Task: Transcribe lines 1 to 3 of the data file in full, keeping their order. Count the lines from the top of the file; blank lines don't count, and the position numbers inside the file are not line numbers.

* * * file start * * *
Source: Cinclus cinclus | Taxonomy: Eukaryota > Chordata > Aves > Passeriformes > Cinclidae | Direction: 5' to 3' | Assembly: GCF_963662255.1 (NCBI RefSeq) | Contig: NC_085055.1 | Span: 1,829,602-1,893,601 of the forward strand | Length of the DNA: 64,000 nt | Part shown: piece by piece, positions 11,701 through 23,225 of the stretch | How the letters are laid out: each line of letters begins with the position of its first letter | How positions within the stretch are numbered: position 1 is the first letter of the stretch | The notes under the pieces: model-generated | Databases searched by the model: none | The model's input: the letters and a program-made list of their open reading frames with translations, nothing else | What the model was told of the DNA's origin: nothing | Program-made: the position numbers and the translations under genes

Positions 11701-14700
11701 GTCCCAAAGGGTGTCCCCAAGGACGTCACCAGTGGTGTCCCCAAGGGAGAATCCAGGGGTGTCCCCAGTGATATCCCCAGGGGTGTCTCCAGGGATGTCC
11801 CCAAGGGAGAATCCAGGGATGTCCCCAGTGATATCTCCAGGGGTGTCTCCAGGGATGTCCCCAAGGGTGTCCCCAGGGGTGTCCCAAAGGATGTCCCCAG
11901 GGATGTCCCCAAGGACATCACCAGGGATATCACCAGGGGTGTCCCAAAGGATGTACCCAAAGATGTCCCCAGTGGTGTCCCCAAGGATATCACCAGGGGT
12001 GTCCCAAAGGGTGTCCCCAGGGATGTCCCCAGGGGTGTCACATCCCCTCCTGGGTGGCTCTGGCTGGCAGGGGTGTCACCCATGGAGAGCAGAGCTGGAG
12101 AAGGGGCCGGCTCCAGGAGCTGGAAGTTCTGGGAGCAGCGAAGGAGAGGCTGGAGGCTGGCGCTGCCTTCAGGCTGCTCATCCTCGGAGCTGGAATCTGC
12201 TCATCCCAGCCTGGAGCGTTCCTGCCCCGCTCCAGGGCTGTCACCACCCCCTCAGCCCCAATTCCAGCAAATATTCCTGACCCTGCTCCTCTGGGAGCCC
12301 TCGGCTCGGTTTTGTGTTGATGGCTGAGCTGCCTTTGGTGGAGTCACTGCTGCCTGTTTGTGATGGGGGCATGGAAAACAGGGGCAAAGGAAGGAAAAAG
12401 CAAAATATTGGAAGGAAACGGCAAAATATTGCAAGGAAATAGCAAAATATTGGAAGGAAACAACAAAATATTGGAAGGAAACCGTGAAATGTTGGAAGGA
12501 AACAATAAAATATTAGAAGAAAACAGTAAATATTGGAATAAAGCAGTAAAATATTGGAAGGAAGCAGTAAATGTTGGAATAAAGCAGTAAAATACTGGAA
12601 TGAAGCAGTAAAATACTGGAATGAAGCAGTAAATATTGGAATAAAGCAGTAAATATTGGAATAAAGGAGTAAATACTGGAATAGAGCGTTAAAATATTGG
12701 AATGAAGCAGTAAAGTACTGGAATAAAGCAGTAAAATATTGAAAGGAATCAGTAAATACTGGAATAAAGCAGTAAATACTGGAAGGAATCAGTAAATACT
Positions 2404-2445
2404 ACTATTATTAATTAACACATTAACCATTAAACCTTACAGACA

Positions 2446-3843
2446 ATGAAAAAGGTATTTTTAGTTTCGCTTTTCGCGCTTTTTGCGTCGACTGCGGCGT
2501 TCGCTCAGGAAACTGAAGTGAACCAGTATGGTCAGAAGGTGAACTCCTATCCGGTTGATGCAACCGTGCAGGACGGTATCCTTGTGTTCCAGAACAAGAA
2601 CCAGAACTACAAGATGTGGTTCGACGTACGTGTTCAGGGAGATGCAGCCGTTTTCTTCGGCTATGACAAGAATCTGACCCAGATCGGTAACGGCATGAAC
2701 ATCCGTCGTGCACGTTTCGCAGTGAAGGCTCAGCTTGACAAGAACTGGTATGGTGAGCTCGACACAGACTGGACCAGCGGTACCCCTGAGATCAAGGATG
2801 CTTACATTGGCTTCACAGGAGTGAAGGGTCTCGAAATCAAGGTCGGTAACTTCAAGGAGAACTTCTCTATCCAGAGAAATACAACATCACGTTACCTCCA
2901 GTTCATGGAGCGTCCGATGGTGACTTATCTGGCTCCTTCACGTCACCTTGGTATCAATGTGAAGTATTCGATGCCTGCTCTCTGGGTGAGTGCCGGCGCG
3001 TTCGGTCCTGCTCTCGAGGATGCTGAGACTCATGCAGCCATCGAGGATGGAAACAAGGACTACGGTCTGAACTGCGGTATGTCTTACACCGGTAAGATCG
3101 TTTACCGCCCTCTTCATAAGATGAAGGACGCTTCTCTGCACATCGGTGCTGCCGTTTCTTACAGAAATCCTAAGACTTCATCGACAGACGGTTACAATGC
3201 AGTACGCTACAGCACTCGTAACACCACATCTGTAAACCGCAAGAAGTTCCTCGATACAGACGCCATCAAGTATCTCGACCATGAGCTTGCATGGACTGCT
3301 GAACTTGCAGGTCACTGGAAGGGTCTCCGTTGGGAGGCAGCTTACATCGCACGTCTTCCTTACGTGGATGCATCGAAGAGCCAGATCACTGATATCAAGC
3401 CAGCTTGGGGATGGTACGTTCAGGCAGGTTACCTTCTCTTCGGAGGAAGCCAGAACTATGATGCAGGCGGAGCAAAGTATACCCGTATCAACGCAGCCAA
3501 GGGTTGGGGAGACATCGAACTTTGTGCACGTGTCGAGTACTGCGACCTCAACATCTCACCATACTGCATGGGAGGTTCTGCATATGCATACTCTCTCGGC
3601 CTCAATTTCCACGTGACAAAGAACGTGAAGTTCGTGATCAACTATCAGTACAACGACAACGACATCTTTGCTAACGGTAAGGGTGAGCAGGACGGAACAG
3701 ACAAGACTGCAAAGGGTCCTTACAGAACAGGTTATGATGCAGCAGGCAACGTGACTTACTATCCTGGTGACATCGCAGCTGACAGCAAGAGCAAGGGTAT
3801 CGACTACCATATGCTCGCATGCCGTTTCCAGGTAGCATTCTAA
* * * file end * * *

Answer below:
Source: Cinclus cinclus | Taxonomy: Eukaryota > Chordata > Aves > Passeriformes > Cinclidae | Direction: 5' to 3' | Assembly: GCF_963662255.1 (NCBI RefSeq) | Contig: NC_085055.1 | Span: 1,829,602-1,893,601 of the forward strand | Length of the DNA: 64,000 nt | Part shown: piece by piece, positions 11,701 through 23,225 of the stretch | How the letters are laid out: each line of letters begins with the position of its first letter | How positions within the stretch are numbered: position 1 is the first letter of the stretch | The notes under the pieces: model-generated | Databases searched by the model: none | The model's input: the letters and a program-made list of their open reading frames with translations, nothing else | What the model was told of the DNA's origin: nothing | Program-made: the position numbers and the translations under genes

Positions 11701-14700
11701 GTCCCAAAGGGTGTCCCCAAGGACGTCACCAGTGGTGTCCCCAAGGGAGAATCCAGGGGTGTCCCCAGTGATATCCCCAGGGGTGTCTCCAGGGATGTCC